What John Sager said. Also, realize that is theoretical performance which is only going to happen if the rocket orientation is controlled to keep the tip pointing straight up. In most amateur rockets, this is accomplished by fins - the "wind" going by the rocket works to "weathervane" the rocket via aerodynamic forces on the fins. For LOHAN, we are launching from a dead stop at 90,000 feet where the air is very thin. The fins are going to have to be really oversized (read:heavy) compared to what people are used to on a ground launched vehicle to generate the control forces to keep the tip pointed up.
Unless there's some kind of spin/gyroscopic stabilization....nah.
Forget about 2-pound-thrust G class engines. Go with one of these babies:
What a blast from the past I've found. Here's some links to the PDF copies of key Estes Model Rocket Technical Reports from the mid-1960s that I cut my teeth on back when I was a kid flying these things: TR-4 about boost gliders, TR-10 about altitude prediction, and TR-11 about aerodynamic drag and fin design. Anybody associated with or interested in LOHAN should read these things cover to cover as I did a million years or so ago. There is no better intro to these subjects.
Woohoo - more research, more Estes Technical Report gems found. First link is a collection of TR-1 thru TR-7 (with TR-4 and TR-7 specifically about boost gliders) and my beloved TR-9 on "Designing Stable Rockets" which was the foundation of my 10th grade science fair project. No, I didn't win. Stupid judges.
First is that the cold doesn't need to be supplied by the chamber. Set up the rocket with igniters, power supply etc, and put it on dry ice. When the chamber is about ready quickly load it in drop the pressure and fire it off. The chamber itself doesn't need to be able to take the cold just hold a vacuum and take the pressure.
PVC pipe is tough stuff and should work well. As for dropping the pressure, you can either do a plunger setup, or like someone suggested, the water column. No need for a scaffold, just strap it to the side of a building.
This sounds like a very good idea, though if you use a water column, something impermeable on the top, such as a loose-fitting polystyrene cylinder might be good: I just wonder how much the water vapour in the low pressure chamber may affect the ignition sequence - especially with the motor at -60C.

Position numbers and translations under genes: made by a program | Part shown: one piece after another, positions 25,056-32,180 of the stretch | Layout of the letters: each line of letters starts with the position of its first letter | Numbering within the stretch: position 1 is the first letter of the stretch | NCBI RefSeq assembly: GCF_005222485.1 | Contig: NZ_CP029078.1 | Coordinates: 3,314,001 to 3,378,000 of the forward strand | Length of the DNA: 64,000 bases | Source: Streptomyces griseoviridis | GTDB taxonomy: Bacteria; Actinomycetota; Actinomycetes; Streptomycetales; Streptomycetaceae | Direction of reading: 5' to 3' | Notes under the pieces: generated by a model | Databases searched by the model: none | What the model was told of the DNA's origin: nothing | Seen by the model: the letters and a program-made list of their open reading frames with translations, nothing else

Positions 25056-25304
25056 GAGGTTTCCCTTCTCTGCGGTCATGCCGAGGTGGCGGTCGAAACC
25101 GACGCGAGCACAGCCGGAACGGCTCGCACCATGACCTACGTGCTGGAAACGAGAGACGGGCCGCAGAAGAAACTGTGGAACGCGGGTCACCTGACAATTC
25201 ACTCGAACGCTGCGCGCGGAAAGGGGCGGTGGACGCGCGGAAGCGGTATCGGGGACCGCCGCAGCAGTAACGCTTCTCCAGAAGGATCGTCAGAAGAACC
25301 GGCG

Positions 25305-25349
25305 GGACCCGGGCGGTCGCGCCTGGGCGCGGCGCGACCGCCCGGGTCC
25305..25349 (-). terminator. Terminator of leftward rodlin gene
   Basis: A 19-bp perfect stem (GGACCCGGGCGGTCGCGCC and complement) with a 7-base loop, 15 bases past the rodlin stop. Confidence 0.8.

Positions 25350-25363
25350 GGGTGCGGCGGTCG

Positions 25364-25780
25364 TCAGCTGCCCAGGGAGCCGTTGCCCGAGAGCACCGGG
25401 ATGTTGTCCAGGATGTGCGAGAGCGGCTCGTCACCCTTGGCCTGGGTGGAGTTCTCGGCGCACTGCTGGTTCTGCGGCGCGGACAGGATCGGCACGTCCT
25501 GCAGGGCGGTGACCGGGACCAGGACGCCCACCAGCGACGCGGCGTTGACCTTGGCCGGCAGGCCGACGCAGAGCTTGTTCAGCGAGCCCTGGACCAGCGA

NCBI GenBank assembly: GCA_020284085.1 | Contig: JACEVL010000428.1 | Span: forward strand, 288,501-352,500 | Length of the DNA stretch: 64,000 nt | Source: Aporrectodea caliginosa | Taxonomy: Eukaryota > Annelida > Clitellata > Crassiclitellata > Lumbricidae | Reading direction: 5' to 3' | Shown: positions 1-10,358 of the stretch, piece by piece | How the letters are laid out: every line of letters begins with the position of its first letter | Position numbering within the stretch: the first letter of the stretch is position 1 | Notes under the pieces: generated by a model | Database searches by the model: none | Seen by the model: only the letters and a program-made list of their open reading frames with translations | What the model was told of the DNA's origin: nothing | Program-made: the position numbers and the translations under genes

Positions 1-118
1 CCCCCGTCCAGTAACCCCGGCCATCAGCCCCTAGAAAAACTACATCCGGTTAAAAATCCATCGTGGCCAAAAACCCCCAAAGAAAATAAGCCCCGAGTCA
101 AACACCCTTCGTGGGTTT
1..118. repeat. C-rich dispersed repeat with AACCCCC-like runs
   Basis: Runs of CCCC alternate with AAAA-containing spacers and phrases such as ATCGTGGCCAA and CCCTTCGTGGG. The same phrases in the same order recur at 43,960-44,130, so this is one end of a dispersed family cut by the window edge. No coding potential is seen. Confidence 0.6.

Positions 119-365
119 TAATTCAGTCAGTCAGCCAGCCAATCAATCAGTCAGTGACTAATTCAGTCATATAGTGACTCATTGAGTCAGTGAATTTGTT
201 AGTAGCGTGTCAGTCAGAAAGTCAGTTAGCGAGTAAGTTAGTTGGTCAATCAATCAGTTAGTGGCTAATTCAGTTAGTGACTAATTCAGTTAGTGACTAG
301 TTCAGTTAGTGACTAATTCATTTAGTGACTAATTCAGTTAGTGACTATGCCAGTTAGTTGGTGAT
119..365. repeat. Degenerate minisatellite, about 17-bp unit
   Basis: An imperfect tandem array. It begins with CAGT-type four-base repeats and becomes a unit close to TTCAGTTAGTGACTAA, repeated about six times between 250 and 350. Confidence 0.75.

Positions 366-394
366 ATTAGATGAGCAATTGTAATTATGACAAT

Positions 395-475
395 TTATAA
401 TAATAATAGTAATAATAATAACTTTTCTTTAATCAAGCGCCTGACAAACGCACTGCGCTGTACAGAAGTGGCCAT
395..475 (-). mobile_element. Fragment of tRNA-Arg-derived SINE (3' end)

On second thoughts, water vapour in the chamber is probably a good idea because things could well ice up while LOHAN is on the way up under the balloon, specially if its a bit cloudy that day. If it ignites under icing conditions in the test chamber it should be OK on the day and less likely to fizzle when lit for real.
BTW, I agree that the rocket powered altitude gain will be much less than that under the balloon. I've seen the RC rocketry boys flying S8E boost gliders (typically 200g, 200 sq.in wing) using cartridges with similar thrust and burn time as Lester is considering. These models are capable of getting to 1100 ft on an Aerotech E6 cartridge. Here are some launches and an idea of the size and shape of these models:
They'll obviously get higher in the thin air at 80-90,000 ft but possibly not more than double the height.
"They'll obviously get higher in the thin air"
Not entirely sure that is true - in order to maintain aerodynamic control, the flight surfaces are going to have to be much larger, and unless I am misunderstanding things, the basic point is not the size of the fins as such, but the drag that they create - presumably just as much drag will be required at altitude as is required as sea-level?
Partially blocking the nozzle of a rocket doesn't just sound like a recipe for disaster, it sounds like getting disaster delivered wholesale by the lead manufacturer of disasters and then getting it installed by top-of-the-line disaster creation experts... I like the idea of the 10m column for a hypobaric chamber, though; simple, effective and less likely to explode in your face.
Might it be possible to avoid the temperature problem by just insulating the engine? A couple of shaped expanded polystyrene blocks either side of the engine, split down the middle so they fall away when the engine fires... would that keep the heat in for long enough?
Stick it on top of another rocket and see what happens.
So I put a rocket on your rocket.
There's no way it's going to get even close to the desired altitude though, unless you use a frigging big mofo of a rocket as the carrier.
Just out the igniter + rocket in a small length of pipe, and suck air out with a hand-pump. Nothing fancy required. Doesn't matter if you destroy the test equipment in a single run.
A slight modification of Mark 62's method here: a four inch PVC pipe held within a six inch PVC pipe by suitable nylon bolts through the outer pipe to centre the inner: note that the inner pipe is only supported, not punctured. Let the inner pipe protrude above the outer so that a (possibly sacrificial) vacuum spigot can be attached. Cap the bottom of both pipes.
Insert the rocket and launching device (presumably a pressure sensor of some type) in the centre pipe and seal the end with e.g. non-setting silicone goop or a suitable o-ring and a flat plate.
Fill the gap between the two cylinders with liquid nitrogen. Subtract air through the vacuum spigot, after retiring to a safe distance.
When the air is being pumped out, the lid holds against no more than atmospheric pressure; when the rocket ignites, the exudates will rapidly fill the inner tube and blow the lid off. The intention is not that the rocket leaves the tube, but it may well - that's a bonus. What we're testing is whether the rocket and the starter will work, so we'll probably want to do it more than once.
Biting the hand that feeds IT © 1998–2018